Mike Perry is of the artist/illustrator/designer/art director/teacher/typographer/zine-maker breed who have put all their energy into making a living off of creativity. Taking inspiration from Steven Harrington (an LA contemporary), cartoons, and mid century ad copy, Perry’s work is all about enjoying life and encouraging others to live more creatively à la Sister Corita. He has a show up right now until November 20 in Brooklyn called Wandering Around Wondering. I use the term “show” loosely, Because keeping in the spirit of 100% outward-directed positivity, it’s equal parts original work, workshops, and open community events, all of which are free. His press release describes it pretty well:
“Wandering Around Wondering is a free three-month community exhibition and series of events that will coincide with the launch of my monograph, published by Rizzoli. The event space will host workshops, screenings, gatherings, open discussions, and much more — conducted by me and a select group of design and illustration professionals. The space will become a dynamic environment for continuous creation, where visitors will be able to explore freely and create their own unique experiences.”
Cory Arcangel’s recently published book – which originally exists on twitter as @wrknonmynovel – is a compilation of people who have tweeted “working on my novel”. The tweets come in all kinds: humorous, pathetic, emphatic, delusional. Seeing the phrase over and over again kind of makes your mind numb. I imagine these people probably NOT writing and then Arcangel completing a work of their impotent attempts. It’s the post-modern cyclical concept: I make a novel of you not making a novel, but the novel isn’t really a novel, it’s just your tweets about (not) making a novel. Maybe this is too cynical, though, as another way to look at it is that, now at least, these authors are published! In any case, the tweets themselves can be entertaining, if not sometimes painful, and from what I can tell each of the aspiring authors will receive a copy of the book from Arcangel.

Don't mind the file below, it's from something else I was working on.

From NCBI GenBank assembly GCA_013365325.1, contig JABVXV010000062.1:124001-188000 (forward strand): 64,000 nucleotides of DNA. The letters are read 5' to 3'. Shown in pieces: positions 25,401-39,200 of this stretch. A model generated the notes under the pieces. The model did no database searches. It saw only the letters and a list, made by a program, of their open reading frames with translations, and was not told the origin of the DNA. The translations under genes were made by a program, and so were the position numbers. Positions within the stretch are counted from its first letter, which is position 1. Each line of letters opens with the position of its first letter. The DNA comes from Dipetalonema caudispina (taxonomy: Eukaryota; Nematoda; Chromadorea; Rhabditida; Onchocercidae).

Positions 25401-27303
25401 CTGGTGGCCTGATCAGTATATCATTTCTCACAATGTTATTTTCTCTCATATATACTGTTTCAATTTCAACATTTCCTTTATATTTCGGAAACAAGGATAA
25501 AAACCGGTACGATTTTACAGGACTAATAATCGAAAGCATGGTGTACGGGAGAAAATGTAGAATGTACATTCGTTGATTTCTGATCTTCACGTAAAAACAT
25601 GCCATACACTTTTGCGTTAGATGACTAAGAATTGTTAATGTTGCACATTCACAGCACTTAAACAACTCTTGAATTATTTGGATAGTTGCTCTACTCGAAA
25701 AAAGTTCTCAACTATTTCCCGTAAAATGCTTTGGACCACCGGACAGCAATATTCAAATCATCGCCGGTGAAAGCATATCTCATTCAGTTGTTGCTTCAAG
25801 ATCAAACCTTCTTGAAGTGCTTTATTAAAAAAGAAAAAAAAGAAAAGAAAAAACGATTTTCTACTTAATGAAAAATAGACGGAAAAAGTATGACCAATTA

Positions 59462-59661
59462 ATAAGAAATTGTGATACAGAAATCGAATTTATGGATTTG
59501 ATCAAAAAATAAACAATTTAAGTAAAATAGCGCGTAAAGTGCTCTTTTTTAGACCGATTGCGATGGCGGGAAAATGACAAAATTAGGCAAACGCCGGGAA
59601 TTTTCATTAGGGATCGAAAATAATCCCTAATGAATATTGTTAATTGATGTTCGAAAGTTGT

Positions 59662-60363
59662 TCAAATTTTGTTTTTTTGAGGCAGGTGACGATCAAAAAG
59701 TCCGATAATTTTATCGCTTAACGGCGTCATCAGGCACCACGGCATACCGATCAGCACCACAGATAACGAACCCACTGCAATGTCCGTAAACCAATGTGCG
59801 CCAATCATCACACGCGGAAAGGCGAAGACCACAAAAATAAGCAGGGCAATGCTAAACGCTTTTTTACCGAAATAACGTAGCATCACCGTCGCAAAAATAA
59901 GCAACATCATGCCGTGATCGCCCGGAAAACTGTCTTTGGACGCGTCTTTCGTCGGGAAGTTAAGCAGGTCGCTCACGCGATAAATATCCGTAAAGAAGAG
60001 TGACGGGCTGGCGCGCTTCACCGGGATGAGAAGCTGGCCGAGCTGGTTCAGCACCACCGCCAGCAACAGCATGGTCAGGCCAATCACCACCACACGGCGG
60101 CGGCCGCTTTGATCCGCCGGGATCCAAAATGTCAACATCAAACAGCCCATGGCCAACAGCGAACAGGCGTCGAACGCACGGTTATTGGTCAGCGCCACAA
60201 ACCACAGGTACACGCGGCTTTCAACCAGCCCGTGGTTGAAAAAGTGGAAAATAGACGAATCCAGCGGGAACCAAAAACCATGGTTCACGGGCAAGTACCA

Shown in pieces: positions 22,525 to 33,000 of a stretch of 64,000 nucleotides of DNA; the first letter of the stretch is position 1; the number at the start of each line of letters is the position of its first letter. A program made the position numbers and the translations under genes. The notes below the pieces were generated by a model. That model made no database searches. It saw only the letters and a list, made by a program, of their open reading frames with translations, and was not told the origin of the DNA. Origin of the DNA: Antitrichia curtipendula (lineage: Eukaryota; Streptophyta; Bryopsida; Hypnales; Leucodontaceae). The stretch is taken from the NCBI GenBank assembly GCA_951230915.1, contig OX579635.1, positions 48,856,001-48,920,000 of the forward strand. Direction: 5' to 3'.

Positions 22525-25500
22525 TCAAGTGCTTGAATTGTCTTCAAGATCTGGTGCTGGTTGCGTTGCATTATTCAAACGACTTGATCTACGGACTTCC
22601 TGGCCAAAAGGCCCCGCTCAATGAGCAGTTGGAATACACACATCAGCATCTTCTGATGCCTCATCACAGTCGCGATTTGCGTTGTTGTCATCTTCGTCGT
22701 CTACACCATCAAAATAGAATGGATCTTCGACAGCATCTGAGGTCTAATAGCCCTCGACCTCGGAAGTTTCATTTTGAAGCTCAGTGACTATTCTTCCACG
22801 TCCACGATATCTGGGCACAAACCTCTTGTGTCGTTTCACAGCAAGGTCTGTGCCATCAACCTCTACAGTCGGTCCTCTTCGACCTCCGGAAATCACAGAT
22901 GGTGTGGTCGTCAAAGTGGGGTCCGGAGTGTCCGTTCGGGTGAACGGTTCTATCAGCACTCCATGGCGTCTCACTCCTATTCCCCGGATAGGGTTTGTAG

Arcangel is a bit of an enfant terrible; a computer programmer, composer, and artist, his work spans a large range of media and he has received wide approval from institutions such as MoMA, Tate, and Smithsonian. What’s often interesting in work like Arcangel’s is its very serious reception from these highly respected art authorities. It presents a sort of ‘Emperor wears no clothes’ situation, where its unclear how seriously Arcangel takes himself, but painfully obvious how easy it is to buy his wares. The best way to enjoy him is to find entertainment in his projects and remember to be wary of the orbiting bullshit. (Via The Fader)
This is for all fans of graffiti who have always wondered what boxer Mike Tyson thought about writing your name all over city walls. Some of you will surely be amazed by Tyson’s eloquent musings on the subject matter…”I’m Surely was.”
It’s about that time again and Beautiful/Decay is looking to Hire a new crop of creatives for Beautiful/Decay’s LA office.
Do you stay awake at night dreaming of the day when you can interact with artists and designers from around the world? Do you get a warm & fuzzy feeling every time you walk by a bookstore or magazine stand? Have you always wanted to work side by side with the an elite group of creative minds who only use the finest office supplies such as golden staples? Do you enjoy nothing more than resizing and cropping a pile of photographs as tall as a 3 story building? If you answered yes to any of these (or none of these questions) then this just may be the internship for you!
Now that you feel excited about our internship opening read the fine detail after the jump!